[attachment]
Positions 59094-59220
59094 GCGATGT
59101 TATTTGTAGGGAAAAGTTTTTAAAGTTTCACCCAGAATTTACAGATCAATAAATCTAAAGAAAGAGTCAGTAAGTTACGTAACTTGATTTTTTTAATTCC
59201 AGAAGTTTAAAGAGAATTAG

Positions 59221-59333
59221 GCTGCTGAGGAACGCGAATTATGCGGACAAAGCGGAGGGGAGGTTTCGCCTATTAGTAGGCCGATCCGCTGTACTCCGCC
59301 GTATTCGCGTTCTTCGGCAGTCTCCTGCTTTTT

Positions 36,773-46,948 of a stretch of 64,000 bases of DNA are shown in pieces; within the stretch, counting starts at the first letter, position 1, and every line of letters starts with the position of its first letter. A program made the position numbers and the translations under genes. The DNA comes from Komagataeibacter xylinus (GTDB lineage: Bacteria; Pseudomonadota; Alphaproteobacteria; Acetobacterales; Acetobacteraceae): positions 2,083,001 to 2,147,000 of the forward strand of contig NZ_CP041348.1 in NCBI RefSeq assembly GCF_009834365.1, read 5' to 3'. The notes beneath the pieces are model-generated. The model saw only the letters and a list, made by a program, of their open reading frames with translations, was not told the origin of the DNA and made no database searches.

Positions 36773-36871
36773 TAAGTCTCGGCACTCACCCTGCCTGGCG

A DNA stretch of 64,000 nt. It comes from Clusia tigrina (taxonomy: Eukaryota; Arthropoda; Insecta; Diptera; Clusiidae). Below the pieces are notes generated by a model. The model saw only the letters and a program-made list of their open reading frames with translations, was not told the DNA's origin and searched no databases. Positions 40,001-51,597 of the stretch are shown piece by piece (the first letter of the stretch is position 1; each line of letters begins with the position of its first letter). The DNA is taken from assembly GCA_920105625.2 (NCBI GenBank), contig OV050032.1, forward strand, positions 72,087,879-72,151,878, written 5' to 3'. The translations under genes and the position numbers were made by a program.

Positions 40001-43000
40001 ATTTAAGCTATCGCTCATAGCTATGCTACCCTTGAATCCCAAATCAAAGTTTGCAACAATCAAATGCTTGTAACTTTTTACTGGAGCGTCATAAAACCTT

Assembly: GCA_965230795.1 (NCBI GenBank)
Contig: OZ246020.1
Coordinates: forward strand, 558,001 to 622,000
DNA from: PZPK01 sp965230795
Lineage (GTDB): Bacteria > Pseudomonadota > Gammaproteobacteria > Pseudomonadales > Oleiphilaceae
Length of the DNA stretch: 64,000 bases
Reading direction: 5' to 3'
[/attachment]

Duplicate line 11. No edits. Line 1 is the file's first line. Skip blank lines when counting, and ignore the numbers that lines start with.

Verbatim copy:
A DNA stretch of 64,000 nt. It comes from Clusia tigrina (taxonomy: Eukaryota; Arthropoda; Insecta; Diptera; Clusiidae). Below the pieces are notes generated by a model. The model saw only the letters and a program-made list of their open reading frames with translations, was not told the DNA's origin and searched no databases. Positions 40,001-51,597 of the stretch are shown piece by piece (the first letter of the stretch is position 1; each line of letters begins with the position of its first letter). The DNA is taken from assembly GCA_920105625.2 (NCBI GenBank), contig OV050032.1, forward strand, positions 72,087,879-72,151,878, written 5' to 3'. The translations under genes and the position numbers were made by a program.